The shop is a fully equipped, modern facility with the latest methods of fitting and construction being used. All A.K. Limbs are made with the UCLA Quadrilateral Sockets and aligned with the Berkeley Adjustable Leg and Duplicating Jig. Plastic resins are now used exclusively instead of rawhide in covering limbs because of the moisture and extreme cold. Suction Socket Valves are found to work satisfactorily to temperatures of 35 degrees below zero, at which temperature condensation tends to form and freezes the valve open.

Mr. Rogers is a licensed pilot and owns a private plane, an Aeronca Sedan which is equipped with floats for summer, wheels for spring and fall and skis for winter living. This is almost a necessity in order to cover Alaska's 586,000 square miles which sprawl over an area almost as great as from New York to San Francisco, east to west, and from Seattle to Mexico, north and south.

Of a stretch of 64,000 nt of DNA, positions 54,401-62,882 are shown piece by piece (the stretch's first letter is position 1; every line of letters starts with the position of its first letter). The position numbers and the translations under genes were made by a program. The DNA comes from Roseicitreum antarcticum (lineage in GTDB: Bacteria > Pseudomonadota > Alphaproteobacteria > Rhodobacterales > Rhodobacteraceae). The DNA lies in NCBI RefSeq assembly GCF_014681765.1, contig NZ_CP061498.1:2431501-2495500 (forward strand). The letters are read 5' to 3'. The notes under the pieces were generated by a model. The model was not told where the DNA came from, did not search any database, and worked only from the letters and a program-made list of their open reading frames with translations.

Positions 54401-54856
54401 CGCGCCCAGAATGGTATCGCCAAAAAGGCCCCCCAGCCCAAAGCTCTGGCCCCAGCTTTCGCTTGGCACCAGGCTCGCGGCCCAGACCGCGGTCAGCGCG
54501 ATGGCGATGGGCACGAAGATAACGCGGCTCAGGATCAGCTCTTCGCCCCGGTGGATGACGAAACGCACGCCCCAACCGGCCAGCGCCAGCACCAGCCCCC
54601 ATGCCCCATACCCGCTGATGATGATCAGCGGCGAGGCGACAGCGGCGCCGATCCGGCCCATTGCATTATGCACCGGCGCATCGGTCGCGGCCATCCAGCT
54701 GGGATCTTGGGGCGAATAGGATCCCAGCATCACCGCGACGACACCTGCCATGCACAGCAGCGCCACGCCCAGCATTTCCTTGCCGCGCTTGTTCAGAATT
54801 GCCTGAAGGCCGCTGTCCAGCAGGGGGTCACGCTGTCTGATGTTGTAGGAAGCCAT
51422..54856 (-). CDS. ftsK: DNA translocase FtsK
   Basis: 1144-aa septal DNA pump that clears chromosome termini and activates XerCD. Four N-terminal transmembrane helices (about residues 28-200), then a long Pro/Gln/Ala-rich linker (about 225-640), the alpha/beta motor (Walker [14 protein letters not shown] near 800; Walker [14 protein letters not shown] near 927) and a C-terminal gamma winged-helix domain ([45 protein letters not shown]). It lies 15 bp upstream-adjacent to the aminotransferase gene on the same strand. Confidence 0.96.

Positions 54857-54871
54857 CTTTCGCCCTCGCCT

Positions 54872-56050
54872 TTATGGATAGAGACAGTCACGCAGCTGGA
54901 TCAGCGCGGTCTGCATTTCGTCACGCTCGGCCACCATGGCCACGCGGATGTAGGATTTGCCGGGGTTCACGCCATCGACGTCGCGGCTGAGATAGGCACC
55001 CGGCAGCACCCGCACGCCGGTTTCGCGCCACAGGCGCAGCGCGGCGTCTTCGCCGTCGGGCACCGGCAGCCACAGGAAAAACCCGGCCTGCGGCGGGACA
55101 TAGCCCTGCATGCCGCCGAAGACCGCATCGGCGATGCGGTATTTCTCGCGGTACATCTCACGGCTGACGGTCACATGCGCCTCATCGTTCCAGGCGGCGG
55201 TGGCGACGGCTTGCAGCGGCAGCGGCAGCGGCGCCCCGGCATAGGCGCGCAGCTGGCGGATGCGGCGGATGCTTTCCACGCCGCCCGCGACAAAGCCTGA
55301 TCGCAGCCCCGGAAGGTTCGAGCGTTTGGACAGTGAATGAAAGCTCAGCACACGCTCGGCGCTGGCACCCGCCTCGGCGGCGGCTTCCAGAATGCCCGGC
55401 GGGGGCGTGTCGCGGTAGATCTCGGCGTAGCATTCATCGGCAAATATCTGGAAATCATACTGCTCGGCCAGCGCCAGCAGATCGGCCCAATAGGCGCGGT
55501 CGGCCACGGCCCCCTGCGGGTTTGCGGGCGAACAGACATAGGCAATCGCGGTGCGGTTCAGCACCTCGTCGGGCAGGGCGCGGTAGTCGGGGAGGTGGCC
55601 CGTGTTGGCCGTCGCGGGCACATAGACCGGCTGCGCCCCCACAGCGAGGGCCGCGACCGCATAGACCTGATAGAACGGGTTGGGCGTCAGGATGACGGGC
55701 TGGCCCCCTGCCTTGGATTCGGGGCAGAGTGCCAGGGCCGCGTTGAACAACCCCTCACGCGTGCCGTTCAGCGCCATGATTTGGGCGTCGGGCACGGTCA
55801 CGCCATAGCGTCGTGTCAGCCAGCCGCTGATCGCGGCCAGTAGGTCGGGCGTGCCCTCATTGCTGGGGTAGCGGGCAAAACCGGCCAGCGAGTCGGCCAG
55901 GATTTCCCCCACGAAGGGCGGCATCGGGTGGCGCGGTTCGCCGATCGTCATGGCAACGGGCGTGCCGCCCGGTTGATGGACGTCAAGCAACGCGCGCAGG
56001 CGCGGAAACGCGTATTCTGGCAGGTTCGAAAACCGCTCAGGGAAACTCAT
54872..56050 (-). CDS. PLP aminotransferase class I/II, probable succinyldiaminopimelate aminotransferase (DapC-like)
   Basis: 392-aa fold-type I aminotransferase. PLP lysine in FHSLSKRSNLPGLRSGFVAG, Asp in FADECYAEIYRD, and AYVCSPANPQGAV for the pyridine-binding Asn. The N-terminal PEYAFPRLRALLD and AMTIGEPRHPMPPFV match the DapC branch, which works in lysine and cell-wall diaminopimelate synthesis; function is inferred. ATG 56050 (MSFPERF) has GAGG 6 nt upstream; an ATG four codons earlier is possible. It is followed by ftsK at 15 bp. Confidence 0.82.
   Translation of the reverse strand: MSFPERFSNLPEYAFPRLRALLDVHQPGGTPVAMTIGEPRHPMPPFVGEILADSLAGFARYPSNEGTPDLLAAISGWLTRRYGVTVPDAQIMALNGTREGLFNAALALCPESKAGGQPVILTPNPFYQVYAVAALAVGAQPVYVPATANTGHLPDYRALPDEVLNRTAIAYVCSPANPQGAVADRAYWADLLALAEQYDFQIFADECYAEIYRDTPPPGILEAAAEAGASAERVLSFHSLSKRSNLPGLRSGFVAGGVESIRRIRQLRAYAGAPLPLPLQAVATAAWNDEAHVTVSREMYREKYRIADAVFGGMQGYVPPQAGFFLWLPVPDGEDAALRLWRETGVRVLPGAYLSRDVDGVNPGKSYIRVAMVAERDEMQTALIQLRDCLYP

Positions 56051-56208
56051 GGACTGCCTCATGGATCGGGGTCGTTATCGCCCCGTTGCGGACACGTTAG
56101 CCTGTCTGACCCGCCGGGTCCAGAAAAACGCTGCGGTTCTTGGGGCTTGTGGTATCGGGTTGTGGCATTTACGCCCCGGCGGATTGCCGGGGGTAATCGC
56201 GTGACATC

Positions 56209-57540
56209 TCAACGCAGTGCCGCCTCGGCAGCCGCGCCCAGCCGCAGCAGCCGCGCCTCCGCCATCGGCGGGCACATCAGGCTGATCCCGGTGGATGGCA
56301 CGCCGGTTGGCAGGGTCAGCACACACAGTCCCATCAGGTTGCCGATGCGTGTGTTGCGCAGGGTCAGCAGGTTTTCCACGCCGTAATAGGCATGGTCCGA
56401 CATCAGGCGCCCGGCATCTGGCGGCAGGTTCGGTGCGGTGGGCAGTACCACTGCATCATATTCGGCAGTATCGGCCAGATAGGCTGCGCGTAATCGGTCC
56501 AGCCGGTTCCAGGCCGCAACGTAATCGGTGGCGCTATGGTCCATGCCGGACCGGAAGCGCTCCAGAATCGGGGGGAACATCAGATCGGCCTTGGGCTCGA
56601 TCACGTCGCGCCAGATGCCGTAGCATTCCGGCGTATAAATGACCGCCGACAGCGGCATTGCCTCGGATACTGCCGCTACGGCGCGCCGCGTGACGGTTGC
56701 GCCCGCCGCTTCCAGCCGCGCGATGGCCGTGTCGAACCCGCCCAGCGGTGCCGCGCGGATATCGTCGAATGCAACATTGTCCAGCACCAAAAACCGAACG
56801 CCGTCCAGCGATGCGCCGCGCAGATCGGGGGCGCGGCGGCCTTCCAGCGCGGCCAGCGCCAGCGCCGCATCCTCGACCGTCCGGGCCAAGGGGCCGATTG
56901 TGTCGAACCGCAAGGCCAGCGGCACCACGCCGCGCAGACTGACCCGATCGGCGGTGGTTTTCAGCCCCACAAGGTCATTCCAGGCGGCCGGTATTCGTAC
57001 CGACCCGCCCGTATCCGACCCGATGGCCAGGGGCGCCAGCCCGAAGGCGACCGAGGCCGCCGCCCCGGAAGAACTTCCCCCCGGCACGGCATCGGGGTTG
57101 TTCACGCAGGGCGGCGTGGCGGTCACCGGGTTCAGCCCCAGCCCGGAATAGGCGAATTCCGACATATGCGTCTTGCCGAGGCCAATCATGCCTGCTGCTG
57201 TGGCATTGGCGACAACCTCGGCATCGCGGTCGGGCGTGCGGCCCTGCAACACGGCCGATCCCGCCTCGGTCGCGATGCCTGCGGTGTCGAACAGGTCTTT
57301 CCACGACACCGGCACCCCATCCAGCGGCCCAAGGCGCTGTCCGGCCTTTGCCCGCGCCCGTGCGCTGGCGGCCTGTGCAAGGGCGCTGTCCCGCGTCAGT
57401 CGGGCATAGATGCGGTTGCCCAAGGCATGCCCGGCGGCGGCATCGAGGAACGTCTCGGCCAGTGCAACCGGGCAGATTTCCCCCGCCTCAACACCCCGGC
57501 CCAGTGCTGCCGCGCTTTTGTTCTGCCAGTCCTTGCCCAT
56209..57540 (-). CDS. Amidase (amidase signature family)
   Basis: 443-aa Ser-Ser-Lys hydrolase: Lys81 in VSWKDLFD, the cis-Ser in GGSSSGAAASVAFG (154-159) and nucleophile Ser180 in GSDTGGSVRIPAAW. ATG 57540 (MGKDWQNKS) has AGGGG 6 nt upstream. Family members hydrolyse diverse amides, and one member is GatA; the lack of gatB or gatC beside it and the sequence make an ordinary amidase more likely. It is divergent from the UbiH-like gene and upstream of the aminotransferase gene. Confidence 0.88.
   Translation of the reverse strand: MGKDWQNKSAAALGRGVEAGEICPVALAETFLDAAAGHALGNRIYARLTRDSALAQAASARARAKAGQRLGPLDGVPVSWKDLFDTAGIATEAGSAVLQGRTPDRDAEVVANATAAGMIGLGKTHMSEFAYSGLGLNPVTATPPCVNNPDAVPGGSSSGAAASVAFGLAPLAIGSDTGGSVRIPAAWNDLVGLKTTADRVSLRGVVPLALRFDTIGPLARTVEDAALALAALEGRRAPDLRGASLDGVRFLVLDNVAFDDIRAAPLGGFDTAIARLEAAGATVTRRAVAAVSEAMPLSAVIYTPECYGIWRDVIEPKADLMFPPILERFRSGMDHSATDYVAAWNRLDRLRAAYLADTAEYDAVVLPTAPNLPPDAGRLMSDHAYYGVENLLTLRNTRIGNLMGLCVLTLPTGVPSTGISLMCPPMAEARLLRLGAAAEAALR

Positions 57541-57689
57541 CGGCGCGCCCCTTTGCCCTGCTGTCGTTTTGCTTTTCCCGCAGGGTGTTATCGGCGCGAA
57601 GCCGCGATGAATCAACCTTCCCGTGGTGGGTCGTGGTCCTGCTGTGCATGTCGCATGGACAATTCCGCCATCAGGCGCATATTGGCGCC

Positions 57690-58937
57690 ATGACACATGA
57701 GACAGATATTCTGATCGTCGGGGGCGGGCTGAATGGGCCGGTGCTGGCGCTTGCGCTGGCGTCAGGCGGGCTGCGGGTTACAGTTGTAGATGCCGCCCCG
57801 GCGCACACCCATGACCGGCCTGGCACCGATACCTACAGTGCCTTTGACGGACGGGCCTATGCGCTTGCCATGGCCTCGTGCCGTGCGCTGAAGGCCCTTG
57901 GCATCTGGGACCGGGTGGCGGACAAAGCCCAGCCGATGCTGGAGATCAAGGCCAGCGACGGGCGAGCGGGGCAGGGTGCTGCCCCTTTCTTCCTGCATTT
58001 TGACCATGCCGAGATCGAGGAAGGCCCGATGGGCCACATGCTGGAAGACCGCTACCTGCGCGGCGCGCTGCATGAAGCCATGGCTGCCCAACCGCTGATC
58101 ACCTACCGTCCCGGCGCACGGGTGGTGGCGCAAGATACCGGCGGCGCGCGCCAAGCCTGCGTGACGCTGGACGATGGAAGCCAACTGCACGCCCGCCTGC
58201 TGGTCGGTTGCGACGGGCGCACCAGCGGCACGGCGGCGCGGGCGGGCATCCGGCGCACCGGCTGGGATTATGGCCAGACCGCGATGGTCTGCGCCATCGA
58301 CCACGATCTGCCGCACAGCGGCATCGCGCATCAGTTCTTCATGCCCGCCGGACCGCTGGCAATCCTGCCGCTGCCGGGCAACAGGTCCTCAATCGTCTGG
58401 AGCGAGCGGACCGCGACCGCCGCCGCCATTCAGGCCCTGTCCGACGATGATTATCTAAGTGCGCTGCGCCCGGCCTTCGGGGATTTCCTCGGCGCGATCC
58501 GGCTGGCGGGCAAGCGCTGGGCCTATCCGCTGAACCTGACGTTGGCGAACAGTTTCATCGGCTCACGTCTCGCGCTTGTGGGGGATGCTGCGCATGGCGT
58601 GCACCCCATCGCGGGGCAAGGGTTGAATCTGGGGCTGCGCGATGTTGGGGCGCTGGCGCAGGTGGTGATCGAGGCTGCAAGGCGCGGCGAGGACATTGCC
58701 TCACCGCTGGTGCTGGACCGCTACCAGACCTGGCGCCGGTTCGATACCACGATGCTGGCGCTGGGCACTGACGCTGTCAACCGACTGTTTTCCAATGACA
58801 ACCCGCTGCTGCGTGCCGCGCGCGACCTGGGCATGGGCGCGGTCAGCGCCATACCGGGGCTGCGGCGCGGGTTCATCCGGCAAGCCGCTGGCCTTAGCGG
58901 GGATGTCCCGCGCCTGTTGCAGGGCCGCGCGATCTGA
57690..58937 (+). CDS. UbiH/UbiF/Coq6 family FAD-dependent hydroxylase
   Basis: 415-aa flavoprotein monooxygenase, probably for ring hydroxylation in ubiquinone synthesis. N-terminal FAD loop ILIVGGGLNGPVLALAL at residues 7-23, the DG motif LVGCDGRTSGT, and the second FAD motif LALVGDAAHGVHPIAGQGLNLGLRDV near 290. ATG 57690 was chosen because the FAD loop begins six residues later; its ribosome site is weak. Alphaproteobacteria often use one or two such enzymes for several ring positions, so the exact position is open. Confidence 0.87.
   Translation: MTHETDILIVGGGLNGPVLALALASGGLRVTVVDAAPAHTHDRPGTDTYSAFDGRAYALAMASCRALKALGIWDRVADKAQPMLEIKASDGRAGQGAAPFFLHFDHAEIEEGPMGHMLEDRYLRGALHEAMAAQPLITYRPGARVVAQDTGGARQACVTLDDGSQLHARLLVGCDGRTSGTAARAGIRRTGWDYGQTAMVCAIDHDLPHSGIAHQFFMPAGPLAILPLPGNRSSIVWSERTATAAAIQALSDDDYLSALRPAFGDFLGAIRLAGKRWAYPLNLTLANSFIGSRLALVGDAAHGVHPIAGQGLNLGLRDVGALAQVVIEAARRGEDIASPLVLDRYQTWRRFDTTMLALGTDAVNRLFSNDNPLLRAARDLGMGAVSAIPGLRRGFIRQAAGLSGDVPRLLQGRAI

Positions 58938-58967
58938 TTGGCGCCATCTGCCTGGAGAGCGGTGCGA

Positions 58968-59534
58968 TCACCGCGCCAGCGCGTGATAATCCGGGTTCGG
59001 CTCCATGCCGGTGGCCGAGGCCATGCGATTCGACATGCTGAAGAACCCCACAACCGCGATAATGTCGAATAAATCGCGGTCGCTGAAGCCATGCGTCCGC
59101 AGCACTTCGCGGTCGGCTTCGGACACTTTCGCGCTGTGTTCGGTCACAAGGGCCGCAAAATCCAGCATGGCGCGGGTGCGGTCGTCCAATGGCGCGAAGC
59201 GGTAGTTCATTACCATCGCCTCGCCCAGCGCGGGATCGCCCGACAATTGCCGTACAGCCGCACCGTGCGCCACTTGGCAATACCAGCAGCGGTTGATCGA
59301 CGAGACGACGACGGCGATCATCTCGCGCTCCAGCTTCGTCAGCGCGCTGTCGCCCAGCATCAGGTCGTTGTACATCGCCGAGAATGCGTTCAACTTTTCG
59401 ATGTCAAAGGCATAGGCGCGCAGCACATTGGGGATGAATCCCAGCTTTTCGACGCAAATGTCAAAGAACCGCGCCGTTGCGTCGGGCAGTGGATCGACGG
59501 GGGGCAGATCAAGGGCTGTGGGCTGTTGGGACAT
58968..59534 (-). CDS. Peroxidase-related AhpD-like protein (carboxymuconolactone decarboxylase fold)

In addition to flying to Fairbanks for regular clinic hours he also occasionally flies patients to and from remote areas and goes to surrounding towns to attend various orthopedic clinics. Transportation presents problems in this huge territory with only one railroad going from Seward to Fairbanks a total of 540 miles, and although the larger towns and cities are connected by highways, air travel is the answer when traversing great distances. Many of the outlying villages are accessible poly by dug team and air. and while the Rogers do not have a dog team, their Dachshund is in the process of presenting them with a miniature edition.

Brace work is done by prescription only and the Alaska Orthopedic Appliance Company has had an exhibit of appliances and services available at all the meetings of the Alaska Territorial Medical Association since 1954. In addition to doing work for military personnel through the Medical Supply Offices on the military bases, the services are extended to various other agencies including the Alaska Department of Health, Alaska Native Service. Alaska Crippled Children's Association, Polio Foundation, Veterans Administration, Office of Vocational Rehabilitation and the Department of Public Welfare.